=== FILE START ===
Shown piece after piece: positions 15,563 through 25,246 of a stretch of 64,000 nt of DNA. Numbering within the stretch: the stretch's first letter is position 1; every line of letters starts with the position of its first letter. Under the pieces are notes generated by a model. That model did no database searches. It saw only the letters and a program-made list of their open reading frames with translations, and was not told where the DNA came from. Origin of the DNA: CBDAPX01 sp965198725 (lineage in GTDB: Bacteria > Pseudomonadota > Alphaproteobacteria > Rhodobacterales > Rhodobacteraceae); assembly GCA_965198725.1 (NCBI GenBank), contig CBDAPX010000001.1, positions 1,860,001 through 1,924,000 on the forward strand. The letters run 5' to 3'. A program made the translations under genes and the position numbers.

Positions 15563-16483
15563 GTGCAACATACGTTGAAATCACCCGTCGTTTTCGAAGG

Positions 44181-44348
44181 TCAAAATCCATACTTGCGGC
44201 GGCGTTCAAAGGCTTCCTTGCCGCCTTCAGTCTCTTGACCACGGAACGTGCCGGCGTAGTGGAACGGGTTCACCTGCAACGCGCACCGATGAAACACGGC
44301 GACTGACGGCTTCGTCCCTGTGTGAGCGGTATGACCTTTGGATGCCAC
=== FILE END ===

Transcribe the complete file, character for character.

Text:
Shown piece after piece: positions 15,563 through 25,246 of a stretch of 64,000 nt of DNA. Numbering within the stretch: the stretch's first letter is position 1; every line of letters starts with the position of its first letter. Under the pieces are notes generated by a model. That model did no database searches. It saw only the letters and a program-made list of their open reading frames with translations, and was not told where the DNA came from. Origin of the DNA: CBDAPX01 sp965198725 (lineage in GTDB: Bacteria > Pseudomonadota > Alphaproteobacteria > Rhodobacterales > Rhodobacteraceae); assembly GCA_965198725.1 (NCBI GenBank), contig CBDAPX010000001.1, positions 1,860,001 through 1,924,000 on the forward strand. The letters run 5' to 3'. A program made the translations under genes and the position numbers.

Positions 15563-16483
15563 GTGCAACATACGTTGAAATCACCCGTCGTTTTCGAAGG

Positions 44181-44348
44181 TCAAAATCCATACTTGCGGC
44201 GGCGTTCAAAGGCTTCCTTGCCGCCTTCAGTCTCTTGACCACGGAACGTGCCGGCGTAGTGGAACGGGTTCACCTGCAACGCGCACCGATGAAACACGGC
44301 GACTGACGGCTTCGTCCCTGTGTGAGCGGTATGACCTTTGGATGCCAC